Hero of Alexandria Changed the World with this Invention Much Earlier than Many Thought

A photograph of a working aeolipile replica made by Katie Crisalli. Wikimedia Commons. Public Domain.

 

Hero’s Aeolipile.

 Hero of Alexandria was not the first ancient scientist to toy with steam driven devices. According to Leonardo da Vinci, the fourth-century Greek scientist Archimedes invented one of the first steam driven devices in 330BC. The invention was a steam-powered cannon, fueled by water heated over coals. According to Da Vinci, the device could hurl 70-pound iron balls at the enemy.  Archimedes was later followed by Hero’s ‘hero’, Ctesibius who in 250BC invented a water-filled metal sphere that rotated when heated or placed in water.  It could be Ctesibius’s device formed the inspiration behind Hero’s aeolipile.

Hero named his steam-powered machine after Aeolus, the Greek god of wind. His description of the device and how to use it was relatively brief. “ Place a cauldron over a fire: a ball shall revolve on a pivot, ”began the brief passage in his Pneumatics. The aeolipile’s operator was then instructed to light a fire“ under a cauldron containing water and covered at the mouth by the lid; with this, the bent tube communicates, the extremity of the tube being fitted into a hollow ball.

Heron’s ‘Eolipile’ from “The Science-History of the Universe” by Francis Rolt-Wheeler, 1910, Wikimedia Commons, Public Domain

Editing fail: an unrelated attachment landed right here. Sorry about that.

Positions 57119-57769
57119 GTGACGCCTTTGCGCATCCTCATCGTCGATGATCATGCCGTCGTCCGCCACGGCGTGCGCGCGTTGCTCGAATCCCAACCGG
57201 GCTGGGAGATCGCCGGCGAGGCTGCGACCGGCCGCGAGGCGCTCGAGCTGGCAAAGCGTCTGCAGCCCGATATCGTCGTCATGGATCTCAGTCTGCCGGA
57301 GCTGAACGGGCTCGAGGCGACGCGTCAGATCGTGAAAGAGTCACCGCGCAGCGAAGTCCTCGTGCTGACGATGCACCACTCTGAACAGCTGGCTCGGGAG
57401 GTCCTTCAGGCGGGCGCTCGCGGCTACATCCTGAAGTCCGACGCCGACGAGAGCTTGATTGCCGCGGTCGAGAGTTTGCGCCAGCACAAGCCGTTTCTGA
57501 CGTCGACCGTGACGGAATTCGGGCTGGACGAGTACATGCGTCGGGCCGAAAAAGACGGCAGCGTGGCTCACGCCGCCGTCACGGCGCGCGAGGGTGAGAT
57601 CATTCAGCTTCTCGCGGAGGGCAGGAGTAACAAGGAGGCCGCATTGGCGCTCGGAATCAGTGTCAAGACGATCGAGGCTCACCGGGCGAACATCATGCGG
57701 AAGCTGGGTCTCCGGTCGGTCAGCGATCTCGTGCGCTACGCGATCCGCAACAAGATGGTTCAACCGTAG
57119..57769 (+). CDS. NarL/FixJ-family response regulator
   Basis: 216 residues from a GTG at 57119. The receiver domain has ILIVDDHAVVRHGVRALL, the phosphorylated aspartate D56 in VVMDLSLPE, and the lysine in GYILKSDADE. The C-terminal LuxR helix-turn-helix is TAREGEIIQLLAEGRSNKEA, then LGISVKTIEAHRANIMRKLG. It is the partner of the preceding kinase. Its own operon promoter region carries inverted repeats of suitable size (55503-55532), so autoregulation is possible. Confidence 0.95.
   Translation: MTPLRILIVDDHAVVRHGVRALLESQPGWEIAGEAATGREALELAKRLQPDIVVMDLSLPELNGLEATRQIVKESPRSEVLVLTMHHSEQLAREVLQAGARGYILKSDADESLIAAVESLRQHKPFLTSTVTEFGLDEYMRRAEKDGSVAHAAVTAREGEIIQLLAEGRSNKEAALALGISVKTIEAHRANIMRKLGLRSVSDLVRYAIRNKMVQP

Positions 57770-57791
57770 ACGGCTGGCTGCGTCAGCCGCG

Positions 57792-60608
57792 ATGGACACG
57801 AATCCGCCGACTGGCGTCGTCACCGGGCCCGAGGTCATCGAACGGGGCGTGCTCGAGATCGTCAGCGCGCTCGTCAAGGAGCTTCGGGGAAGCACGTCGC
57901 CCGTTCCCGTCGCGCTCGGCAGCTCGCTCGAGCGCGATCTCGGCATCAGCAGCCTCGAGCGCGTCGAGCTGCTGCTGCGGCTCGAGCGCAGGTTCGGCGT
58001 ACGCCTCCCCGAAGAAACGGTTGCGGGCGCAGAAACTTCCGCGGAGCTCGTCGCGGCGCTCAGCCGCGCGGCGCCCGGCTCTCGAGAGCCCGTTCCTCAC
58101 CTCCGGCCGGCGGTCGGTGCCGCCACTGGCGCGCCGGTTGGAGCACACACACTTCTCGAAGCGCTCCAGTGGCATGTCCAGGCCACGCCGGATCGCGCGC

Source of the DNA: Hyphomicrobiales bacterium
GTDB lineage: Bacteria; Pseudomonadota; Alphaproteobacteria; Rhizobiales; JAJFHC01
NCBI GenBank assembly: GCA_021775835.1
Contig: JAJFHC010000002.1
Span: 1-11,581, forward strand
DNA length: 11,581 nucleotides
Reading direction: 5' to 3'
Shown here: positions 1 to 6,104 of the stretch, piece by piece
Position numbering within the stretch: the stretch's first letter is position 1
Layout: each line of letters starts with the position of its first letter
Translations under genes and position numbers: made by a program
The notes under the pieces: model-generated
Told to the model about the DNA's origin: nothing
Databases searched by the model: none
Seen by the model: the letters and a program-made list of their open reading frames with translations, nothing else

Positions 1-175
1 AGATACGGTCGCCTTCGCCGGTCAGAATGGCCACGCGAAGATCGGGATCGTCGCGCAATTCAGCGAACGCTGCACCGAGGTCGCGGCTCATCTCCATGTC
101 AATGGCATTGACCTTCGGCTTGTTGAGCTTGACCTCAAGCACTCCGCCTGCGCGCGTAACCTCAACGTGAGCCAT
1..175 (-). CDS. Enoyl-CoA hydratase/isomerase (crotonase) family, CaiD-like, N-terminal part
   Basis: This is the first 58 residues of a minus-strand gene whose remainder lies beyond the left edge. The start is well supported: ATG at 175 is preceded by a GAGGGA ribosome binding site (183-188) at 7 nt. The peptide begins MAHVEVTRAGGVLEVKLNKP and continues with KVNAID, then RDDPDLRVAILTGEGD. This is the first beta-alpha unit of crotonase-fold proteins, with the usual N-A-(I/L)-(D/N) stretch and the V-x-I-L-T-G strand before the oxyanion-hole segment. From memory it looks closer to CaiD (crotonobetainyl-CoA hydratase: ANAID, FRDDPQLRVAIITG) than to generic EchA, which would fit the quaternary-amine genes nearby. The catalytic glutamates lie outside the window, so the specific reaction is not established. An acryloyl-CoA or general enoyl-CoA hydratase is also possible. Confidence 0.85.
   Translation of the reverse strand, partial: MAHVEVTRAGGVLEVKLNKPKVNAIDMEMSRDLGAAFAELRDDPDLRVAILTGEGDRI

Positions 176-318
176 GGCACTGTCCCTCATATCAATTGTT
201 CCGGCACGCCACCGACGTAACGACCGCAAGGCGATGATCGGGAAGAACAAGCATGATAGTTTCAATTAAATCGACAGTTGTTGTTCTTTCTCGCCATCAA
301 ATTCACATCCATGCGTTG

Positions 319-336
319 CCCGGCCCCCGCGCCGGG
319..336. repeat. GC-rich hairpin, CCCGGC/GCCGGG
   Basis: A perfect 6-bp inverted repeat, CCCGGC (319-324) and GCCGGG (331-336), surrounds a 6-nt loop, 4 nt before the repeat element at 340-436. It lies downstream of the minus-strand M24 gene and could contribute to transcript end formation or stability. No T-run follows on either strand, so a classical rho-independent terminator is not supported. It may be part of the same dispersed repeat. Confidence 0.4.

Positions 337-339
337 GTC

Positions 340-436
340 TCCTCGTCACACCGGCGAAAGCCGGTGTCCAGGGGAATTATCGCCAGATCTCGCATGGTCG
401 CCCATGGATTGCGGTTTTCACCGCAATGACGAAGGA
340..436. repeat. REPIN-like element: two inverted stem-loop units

The description of the aeolipile’s design and use continues as follows: “Opposite to the extremity place a pivot resting on the lid and let the ball contain two bent pipes, communicating with it at the opposite extremities of a diameter and bent in opposite directions, the bends being at right angles. As the cauldron gets hot, it will be found that the steam entering the ball passes out through the bent tubes towards the lid and causes the ball to revolve.”

 Although Hero’s contemporary, Vitruvius also refers to the aeolipile, Hero’s description and explanation of the device’s workings is the first detailed account of this particular form of machine. For although Archimedes may have pioneered the use of steam in propulsion and Ctesibius the application of heat to cause rotation, Hero’s device was the first to combine the two principles to use steam to drive a rotor. In effect, Hero of Alexandria had devised an early form of the steam engine- sixteen centuries before society recognised its invention.